July 18, 2016
On June 22, President Obama signed into law a massive overhaul of the federal rules for regulating toxic chemicals, implementing a plan to test the safety of 64,000 chemicals currently on the market.
But critics have blasted the bill as a half-measure that moves so slowly as to be practically useless, and it gives a free pass to many of the most dangerous chemicals.
The chemical safety system in this country is so broken that normally apolitical doctors’ organizations are now openly calling for urgent action.
“Before we can prescribe medicine, we have to prove it’s safe,” said Dr. Jeanne Conry, a former president of the American College of Obstetricians and Gynecologists (ACOG). “So how come with the chemical industry, we assume everything is safe and have to prove there’s harm?”
Pesticides get free pass
The Frank R. Lautenberg Chemical Safety for the 21st Century Act is considered the first major update to U.S. environmental laws in 20 years, and is also the first major update of the Toxic Substances Control Act of 1976. The original law has been largely condemned for lacking teeth: Of the 62,000 chemicals on the market in 1976, the Environmental Protection Agency (EPA) used the Toxic Substances Control Act to ban just five.
The Lautenberg Act allows the EPA to test the safety of chemicals now on the market, and sets a timeline for doing so. It also gives the agency the authority to ban certain substances, such as asbestos, and limits the secrecy around certain proprietary toxic chemicals to 10 years.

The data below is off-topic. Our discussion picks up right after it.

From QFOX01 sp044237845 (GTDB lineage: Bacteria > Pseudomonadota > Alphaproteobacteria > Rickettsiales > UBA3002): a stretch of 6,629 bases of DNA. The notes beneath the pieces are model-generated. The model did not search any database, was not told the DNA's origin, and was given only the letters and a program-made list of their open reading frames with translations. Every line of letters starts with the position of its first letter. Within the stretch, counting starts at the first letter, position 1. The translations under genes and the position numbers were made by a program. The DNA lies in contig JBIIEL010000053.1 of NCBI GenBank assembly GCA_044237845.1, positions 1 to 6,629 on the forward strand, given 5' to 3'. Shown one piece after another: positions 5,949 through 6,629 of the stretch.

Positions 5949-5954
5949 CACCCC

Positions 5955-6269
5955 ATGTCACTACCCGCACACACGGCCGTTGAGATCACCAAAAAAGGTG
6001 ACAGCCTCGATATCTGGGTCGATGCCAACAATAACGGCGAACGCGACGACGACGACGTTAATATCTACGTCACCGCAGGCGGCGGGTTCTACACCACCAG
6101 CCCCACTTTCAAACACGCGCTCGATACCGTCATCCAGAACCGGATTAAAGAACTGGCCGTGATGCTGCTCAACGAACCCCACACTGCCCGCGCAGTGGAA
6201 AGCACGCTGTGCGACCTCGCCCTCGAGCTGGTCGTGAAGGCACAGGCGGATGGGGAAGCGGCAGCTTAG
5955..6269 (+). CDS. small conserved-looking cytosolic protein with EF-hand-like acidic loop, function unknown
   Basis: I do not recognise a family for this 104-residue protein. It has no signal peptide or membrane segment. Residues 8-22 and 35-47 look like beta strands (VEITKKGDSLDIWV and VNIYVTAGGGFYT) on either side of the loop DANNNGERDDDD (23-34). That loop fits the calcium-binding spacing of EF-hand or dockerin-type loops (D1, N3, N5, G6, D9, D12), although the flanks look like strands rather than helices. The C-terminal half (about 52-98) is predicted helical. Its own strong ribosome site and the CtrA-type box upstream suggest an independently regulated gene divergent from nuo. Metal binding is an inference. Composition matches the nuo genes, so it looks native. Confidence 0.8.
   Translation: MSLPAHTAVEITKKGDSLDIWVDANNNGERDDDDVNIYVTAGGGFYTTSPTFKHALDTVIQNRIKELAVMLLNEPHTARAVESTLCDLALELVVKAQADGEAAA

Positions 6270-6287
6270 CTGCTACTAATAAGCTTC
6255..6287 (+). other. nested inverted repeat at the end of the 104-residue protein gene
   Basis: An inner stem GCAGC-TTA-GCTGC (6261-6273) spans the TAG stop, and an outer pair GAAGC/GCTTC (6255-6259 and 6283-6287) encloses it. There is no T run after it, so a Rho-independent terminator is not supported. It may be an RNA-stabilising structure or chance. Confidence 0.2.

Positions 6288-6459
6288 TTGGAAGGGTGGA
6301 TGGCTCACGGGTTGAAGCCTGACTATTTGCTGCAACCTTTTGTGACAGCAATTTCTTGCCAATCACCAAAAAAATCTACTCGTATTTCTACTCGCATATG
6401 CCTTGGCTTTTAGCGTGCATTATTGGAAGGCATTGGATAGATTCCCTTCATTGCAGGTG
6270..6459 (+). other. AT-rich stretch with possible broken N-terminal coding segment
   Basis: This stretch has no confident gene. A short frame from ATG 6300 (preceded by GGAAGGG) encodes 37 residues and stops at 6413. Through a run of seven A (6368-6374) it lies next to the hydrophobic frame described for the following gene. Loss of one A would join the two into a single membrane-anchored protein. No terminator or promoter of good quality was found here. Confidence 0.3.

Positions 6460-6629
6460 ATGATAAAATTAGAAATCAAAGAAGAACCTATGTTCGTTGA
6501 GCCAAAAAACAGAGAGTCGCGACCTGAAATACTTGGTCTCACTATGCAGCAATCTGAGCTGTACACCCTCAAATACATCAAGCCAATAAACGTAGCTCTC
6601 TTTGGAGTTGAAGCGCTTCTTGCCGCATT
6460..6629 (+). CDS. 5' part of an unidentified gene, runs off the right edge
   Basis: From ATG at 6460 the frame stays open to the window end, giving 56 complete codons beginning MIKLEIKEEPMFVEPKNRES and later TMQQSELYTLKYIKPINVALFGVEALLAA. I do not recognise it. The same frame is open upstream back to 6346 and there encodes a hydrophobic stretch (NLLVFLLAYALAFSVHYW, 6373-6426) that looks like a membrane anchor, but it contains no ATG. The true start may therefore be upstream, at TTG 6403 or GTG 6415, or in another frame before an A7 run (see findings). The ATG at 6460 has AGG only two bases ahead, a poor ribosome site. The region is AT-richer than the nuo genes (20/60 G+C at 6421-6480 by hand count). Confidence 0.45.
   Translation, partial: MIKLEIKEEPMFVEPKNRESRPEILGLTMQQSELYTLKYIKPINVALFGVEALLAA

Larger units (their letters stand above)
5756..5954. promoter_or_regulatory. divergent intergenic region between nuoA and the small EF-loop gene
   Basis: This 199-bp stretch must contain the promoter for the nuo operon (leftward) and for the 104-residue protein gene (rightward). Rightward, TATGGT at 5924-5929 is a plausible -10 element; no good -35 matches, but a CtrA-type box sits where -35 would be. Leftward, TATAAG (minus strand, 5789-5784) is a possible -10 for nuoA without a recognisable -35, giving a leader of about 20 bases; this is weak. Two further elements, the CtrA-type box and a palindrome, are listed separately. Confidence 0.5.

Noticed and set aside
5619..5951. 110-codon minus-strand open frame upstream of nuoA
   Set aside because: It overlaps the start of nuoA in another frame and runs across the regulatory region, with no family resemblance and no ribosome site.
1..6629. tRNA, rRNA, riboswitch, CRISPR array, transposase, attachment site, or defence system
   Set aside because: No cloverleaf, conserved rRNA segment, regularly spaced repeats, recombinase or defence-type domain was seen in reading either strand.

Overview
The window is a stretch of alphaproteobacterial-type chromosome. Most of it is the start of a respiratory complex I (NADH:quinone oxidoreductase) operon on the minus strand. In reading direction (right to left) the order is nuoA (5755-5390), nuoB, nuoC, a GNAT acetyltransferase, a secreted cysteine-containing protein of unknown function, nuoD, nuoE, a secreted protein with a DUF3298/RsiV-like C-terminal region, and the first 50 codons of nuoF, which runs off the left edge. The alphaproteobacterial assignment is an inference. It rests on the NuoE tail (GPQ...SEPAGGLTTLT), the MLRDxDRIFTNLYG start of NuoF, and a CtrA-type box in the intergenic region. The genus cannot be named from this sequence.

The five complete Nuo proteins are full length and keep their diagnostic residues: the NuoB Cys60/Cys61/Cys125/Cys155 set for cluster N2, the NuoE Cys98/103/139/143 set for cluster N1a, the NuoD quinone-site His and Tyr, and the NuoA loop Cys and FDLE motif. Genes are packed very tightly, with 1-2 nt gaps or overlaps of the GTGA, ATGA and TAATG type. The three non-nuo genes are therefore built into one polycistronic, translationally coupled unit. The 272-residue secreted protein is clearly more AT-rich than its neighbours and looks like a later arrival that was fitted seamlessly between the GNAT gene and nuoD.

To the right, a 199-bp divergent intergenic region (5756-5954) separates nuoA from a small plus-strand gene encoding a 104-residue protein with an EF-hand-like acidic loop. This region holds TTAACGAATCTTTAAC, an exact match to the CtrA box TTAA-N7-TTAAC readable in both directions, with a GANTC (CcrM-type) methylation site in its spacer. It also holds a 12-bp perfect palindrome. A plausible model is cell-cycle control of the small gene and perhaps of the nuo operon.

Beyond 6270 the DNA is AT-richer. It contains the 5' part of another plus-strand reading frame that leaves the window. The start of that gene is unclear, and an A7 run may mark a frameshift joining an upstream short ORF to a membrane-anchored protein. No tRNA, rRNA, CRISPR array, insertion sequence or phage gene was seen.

But, though the law calls for testing of about 64,000 chemicals, it only requires the testing of 20 at a time – a pace so slow as to be meaningless, critics say. Additionally, the new powers given to the EPA under the act do not apply to pesticides.
One of the biggest criticisms of the Lautenberg Act is that it does not change the fundamental problem with chemical regulation in the United States: that chemicals are presumed safe until proven dangerous. There is no requirement that any safety testing be performed on a chemical before it is introduced into consumer or industrial products.
Epidemic of brain damage
Just days after the signing of the Lautenberg Act, the journal Environmental Health Perspectives published a consensus statement by a wide coalition of doctors, scientists and health advocates, including normally apolitical groups such as ACOG. The statement called for a massive overhaul in toxics regulation in the United States, citing a growing epidemic of neurodevelopmental disorders in children.
“We as a society should be able to take protective action when scientific evidence indicates a chemical is of concern, and not wait for unequivocal proof that a chemical is causing harm to our children,” the statement reads.
The consensus statement emerged from an effort known as Project Tendr (Targeting Environmental Neuro-Developmental Risks), and is just one of many such articles slated to be published in top pediatrics, endocrinology, nursing and epidemiology journals in the coming months.
Rates of developmental disabilities are rising faster than can be explained by changes in diagnostic criteria. Between 1996 and 2008, the percentage of children with such disabilities rose from 12.8 to 15 percent.
The Project Tendr statement singles out a variety of toxic chemicals implicated in neurological damage that the government has not adequately acted to remove from the environment. These include organophosphate pesticides, lead in old pipes, flame retardants in household items and clothing, endocrine-disrupting phthalates in plastics and cosmetics and certain air pollutants related to fuel combustion.
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